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About This Course

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Course Overview and Schedule

Introduction to Design Thinking is a beginners course, meant to be a 4 week course, which will take about 12-16 hours to complete. This course does not require any outside software besides a computer and modern web browser. No programming experience is necessary; we will be interacting primarily with the creative aspects of application development. However, the final project of this course will be to create a prototype of your very own application. You will not be required to implement this using code, but if you intend to continue your project after this course, knowledge of the app development will be helpful.

Schedule

Introduction to Design Thinking is a self-paced course that is made up of 4 modules. We anticipate that it will take around 16 hours to fully complete, although this will be entirely dependent on the effort students put into the course. The assignments in this course are open-ended, so students might find themselves putting in more or less than 16 hours. That said, I encourage you to be as thorough as possible while completing these design projects. As is the case with MOOC-style education, the more time and effort that you put into this course, the more you will get out of it.

Module Structure

This course is split into 4 Modules, each covering a different step in the design process.

Modules 1-2 contain multiple sections of instructional content, videos, and practice quizzes. Practice quizzes are graded on participation only, so don’t worry if you get these wrong, just focus on committing the correct answer to memory.

The last section of each Module contains a graded Module Quiz (worth 15% of your grade per quiz, 15×4=60% total) and a Required Module Project. Module Projects will require you to get out of the house and perform offline tasks then create a short report for each task. Reports will be graded by your peers, who will score you based on completion (making sure you really did the work).Module Projects make up 25% of the Final Grade.

Course Outline

Module 1 | Discovery

  • Choosing a Problem Space
  • Needfinding
  • Contextual Inquiry & User Interviews
  • User Empathy

Module 2 | Synthesis

  • Organizing Information
  • Generating User POVs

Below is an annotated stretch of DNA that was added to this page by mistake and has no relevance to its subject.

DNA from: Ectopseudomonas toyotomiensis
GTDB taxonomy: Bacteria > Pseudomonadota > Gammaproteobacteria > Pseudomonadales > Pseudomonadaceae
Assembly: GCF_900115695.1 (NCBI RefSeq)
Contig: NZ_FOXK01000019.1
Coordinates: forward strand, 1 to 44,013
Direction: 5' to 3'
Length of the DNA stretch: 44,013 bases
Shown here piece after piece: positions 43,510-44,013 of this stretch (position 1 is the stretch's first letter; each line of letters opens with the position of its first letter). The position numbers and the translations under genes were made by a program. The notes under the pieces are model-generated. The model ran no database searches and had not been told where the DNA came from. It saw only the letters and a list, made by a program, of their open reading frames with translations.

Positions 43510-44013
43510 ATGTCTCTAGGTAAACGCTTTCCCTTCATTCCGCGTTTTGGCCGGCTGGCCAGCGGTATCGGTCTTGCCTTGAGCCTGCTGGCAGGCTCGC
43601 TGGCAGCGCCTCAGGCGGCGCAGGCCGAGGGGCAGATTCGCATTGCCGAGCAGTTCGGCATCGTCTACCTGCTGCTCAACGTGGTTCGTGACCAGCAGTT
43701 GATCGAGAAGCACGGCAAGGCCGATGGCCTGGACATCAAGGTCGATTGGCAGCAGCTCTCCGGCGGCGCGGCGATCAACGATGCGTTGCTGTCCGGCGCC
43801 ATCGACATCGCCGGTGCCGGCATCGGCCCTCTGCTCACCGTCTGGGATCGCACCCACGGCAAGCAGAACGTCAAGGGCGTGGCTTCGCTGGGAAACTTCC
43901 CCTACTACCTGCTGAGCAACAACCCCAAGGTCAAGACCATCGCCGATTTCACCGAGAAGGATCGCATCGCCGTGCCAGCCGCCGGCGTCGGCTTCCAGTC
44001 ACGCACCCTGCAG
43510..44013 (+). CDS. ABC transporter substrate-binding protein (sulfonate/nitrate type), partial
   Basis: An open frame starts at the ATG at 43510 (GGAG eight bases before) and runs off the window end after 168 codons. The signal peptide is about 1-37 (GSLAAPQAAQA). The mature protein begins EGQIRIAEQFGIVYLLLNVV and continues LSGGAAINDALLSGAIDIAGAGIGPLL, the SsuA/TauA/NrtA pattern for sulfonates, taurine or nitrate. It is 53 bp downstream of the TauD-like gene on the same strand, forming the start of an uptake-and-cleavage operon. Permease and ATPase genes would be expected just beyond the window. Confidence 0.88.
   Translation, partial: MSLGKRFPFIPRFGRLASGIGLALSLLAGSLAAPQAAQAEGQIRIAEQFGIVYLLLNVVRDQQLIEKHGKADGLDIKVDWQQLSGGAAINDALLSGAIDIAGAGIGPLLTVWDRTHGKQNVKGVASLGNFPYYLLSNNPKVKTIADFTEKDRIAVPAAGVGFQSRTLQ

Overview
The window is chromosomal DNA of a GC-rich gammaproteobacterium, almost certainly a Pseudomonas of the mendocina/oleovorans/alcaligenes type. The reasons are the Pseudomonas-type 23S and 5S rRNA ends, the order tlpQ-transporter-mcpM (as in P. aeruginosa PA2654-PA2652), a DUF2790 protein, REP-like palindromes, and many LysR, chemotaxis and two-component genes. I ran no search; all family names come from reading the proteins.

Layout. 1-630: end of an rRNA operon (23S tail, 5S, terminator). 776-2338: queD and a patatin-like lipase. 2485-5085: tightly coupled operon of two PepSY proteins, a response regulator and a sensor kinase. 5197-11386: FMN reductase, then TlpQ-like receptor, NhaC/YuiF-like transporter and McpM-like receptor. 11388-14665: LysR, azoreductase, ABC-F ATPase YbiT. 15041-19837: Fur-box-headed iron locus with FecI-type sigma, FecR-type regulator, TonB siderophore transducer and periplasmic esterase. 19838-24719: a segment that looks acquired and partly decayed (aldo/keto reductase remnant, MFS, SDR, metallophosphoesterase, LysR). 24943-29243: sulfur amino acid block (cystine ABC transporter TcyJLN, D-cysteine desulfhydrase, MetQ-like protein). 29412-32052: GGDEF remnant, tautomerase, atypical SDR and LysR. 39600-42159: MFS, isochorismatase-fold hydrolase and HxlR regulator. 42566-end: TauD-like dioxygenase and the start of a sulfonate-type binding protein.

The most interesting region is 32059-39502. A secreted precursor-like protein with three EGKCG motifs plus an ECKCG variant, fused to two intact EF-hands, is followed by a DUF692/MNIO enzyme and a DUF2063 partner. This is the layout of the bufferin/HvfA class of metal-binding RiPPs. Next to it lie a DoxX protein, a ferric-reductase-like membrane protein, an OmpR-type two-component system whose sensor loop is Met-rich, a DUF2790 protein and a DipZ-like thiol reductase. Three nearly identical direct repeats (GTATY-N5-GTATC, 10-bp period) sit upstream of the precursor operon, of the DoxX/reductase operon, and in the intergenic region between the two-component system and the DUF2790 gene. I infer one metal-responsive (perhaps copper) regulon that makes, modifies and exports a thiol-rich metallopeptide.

• Affinity Maps
  • Problem Statements

Module 3 | Protoype

  • Storyboarding Flows and Tasks
  • Creating Wireframes
  • Paper Prototyping
  • User Testing

Module 4 | Iteration

  • Building on Feedback
  • Visual Design
  • Accessibility
  • Implementation

Getting Around This Course

Getting Around This Course

If you’re new to edX, here is some information to get you started. Even if you’ve used edX for other courses, the information here will help you understand how this course is organized. This course is structured into modules, sections, and units. Each module contains a combination of written documentation (reference documents) and lab activities that cover the topic areas for that module. This course is primarily lab-focused, so you will be spending more time working through the hands-on activities than reading about design techniques. Each module contains all of the material that you’ll need to learn the included topics, and we’ve included links to additional sources of information if you are interested in digging even deeper into the technologies. To navigate through the sections of a module, use the navigation bar at the top of the display window. You can use the left and right arrows to move back-and-forth through the units, and you can hover your mouse pointer over unit icon to see the unit title.

As noted above, each module in this course will have some combination of reading material, labs, and video content. The modules and the labs are meant to be taken in order, but you can skip around in the resource document sections, or even skip over a topic if you have already mastered the material in a particular unit. In order to get the most out of the lab assignments, you should make sure that you understand the material in the resource documents.

INSTRUCTOR FEEDBACK

Given the nature of this MOOC-style course and the large number of students enrolled, it’s not possible for instructors to provide feedback to students. However, we encourage you to use the discussion boards to seek help and feedback from your fellow students. This is a great way to help each other and enrich your learning experience. For this same reason, lab write-ups will be peer-graded.

OTHER RESOURCES

edX Student FAQ: This FAQ answers many questions about the edX student experience. Read the questions, so if you encounter any issues during the course, you can refer back to this document for help.

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